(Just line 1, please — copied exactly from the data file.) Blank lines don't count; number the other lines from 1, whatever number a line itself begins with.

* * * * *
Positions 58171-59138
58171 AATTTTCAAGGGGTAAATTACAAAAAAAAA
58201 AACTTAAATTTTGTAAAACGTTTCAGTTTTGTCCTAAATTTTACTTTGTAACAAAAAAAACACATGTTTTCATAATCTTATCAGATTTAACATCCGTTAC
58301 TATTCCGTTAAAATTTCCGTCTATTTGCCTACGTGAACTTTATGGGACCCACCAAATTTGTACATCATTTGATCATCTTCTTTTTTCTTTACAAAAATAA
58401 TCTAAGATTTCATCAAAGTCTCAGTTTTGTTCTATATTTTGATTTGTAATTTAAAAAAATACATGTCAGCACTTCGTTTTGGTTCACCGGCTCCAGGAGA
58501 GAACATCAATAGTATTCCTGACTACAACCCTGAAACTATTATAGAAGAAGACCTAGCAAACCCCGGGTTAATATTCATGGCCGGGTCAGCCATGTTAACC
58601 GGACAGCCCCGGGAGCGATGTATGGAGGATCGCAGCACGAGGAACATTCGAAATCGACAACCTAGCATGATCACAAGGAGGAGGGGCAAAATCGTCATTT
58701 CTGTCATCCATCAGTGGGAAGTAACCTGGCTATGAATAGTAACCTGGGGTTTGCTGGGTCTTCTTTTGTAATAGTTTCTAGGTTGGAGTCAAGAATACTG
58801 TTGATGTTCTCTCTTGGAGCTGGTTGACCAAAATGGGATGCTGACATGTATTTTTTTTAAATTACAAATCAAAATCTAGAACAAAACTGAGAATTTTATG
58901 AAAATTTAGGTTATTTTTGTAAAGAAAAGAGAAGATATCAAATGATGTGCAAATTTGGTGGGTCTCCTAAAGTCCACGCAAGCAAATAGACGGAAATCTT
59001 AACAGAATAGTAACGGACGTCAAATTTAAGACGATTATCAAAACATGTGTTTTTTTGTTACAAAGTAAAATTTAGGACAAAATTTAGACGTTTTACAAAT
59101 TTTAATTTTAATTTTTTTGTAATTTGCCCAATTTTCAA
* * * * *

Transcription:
Positions 58171-59138